The Unofficial Backup Admin's Handbook Part 1

What are backups and why do we need them?

According to Merriam:
a copy of computer data (such as a file or the contents of a hard drive)

Notice it says copy. Not a snapshot. Not a replication (without versioning). Copy. The backup should be point-in-time, on different storage, and have an expiration. Think of it as insurance. Something you hope you never need, but are really glad when you do.

What's the difference between a "backup" and an "archive":
Backups are typically used to make a copy for a data loss situation. The information is typically maintained for a shorter amount of time.

Archives are copies made for long term retention and in many cases the original data is removed upon completion of the archive job. These are used more often to maintain data for historical, legal or compliance purposes.

Why are backups so important? Multiple studies have shown that many companies (some estimates as high as seven in ten small companies) that experience a major data loss situation will end up out of business within one year. Just do a search on your preferred search engine for "data loss company failure".


Even minor data loss can result in lost hours, missed opportunities, and lost revenue. It can set projects backs hours, days, weeks, months or more. That "Shift-Del", "rm -r" or "drop *" can cause massive problems for such small actions.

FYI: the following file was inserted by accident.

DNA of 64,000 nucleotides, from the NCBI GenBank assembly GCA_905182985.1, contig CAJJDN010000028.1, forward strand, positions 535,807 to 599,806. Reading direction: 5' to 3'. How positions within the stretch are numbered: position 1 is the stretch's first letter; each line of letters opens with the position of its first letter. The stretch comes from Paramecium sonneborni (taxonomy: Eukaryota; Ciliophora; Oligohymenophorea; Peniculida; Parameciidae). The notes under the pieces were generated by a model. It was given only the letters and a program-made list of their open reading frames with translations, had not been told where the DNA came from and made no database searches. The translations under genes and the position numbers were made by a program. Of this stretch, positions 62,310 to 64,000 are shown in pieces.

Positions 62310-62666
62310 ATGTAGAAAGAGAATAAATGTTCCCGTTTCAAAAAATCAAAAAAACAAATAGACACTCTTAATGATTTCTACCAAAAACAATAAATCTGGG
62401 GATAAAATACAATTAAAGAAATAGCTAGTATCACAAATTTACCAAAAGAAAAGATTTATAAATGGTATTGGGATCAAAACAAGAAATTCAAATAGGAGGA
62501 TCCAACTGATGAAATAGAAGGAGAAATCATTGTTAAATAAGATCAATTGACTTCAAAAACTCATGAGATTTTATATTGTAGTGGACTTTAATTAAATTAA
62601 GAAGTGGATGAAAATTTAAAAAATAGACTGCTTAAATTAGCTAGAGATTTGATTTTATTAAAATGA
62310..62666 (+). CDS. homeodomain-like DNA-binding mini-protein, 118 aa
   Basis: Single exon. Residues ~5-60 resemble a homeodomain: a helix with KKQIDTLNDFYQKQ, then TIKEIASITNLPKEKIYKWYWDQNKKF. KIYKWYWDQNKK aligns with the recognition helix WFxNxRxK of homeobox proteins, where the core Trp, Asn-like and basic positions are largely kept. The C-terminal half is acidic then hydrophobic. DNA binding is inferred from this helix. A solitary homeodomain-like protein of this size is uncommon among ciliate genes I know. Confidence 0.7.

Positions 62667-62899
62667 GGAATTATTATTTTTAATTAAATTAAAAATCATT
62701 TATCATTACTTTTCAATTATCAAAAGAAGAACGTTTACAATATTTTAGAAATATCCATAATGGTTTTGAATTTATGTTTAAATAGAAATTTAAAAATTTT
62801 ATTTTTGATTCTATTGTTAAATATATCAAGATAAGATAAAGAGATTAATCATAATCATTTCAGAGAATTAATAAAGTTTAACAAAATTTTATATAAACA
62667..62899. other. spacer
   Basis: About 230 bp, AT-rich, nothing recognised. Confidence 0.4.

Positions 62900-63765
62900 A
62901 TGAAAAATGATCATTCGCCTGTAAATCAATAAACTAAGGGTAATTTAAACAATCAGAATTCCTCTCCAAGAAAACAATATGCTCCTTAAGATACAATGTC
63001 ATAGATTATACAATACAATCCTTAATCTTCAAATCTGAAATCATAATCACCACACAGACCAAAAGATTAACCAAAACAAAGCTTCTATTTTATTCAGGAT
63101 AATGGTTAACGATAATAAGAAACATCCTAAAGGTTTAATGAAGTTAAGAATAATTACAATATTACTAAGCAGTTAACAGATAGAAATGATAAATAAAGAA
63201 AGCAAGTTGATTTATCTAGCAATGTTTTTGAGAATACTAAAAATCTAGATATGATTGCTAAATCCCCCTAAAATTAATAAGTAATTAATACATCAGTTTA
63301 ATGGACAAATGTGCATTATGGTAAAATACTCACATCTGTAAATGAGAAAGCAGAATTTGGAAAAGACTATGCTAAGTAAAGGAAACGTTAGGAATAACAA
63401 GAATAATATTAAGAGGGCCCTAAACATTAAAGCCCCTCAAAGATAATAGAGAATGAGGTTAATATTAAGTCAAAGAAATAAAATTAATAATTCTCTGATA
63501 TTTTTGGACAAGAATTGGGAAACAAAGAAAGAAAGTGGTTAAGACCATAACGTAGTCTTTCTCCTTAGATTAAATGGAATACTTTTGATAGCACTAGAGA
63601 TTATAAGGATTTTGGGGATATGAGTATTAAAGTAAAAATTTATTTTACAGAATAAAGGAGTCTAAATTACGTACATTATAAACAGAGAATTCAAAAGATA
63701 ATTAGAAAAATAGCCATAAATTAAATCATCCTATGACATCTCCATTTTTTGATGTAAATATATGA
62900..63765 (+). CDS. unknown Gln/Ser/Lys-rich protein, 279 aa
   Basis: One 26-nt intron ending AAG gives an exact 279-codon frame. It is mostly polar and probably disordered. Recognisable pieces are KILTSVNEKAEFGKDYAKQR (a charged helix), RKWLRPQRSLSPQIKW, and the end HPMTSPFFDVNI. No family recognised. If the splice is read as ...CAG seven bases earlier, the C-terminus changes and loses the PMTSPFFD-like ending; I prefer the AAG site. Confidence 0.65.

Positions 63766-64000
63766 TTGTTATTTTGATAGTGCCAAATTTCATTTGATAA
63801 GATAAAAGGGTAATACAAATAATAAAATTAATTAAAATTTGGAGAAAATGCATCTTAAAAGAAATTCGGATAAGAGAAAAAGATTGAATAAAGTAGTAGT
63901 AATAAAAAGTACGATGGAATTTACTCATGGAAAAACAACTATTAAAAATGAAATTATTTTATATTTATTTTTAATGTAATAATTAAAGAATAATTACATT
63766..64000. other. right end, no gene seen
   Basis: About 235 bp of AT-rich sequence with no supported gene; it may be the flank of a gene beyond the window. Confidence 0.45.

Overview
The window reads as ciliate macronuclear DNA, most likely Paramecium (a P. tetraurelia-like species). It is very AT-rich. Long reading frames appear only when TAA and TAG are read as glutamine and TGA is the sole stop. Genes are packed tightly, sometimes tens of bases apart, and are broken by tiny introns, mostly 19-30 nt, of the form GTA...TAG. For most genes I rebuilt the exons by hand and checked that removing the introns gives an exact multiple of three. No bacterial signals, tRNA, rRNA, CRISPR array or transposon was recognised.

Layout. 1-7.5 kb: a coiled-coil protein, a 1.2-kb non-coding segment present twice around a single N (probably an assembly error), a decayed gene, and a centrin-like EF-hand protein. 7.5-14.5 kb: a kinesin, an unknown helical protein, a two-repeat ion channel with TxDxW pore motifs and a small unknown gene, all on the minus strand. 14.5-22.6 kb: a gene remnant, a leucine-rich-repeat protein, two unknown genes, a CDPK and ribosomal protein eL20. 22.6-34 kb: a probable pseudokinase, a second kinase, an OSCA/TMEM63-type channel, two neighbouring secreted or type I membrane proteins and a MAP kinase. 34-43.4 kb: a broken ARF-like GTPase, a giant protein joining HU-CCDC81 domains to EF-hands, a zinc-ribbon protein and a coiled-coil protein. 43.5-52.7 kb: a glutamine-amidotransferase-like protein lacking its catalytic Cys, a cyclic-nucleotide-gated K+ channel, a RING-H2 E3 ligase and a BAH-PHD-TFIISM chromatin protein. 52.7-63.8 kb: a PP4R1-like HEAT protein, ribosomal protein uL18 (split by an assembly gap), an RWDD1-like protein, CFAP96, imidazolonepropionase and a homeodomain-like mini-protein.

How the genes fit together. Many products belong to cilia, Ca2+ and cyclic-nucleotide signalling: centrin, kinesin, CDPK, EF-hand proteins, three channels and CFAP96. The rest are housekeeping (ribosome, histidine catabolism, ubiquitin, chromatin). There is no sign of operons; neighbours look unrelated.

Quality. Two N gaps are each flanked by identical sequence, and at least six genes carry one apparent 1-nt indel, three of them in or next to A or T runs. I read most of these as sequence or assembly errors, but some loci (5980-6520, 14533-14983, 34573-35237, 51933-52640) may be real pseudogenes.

Who does the company go to when they need that data back?

You, as the Backup Admin. You will notice the role gets almost no love. It is a pretty thankless role generally. A line item on the yearly expenses. In many cases, you will be all but forgotten by those in management, unless you run into a data-loss situation. When this happens, you will either be a rock star (you were able to get the lost data back), or pariah (couldn't recover the data). Ok, that may be a little over-dramatic, but still, let's try to be the rock star if we can.

So why do it? Well, first off, the "Backup Admin" role tends to be a very niche job. You don't typically go to school to be a Backup Admin. You need experience to get the job, but you have to have been in the job to get the experience. Fun right? Several of the Backup Admins I know (or forced into the role) do so unwillingly at first. Once you're in though, as long as you keep your skills sharp, you have reasonable job stability, availability of opportunities, and decent salary potential. Also, if you do your job right, it's not as much stress as you would think.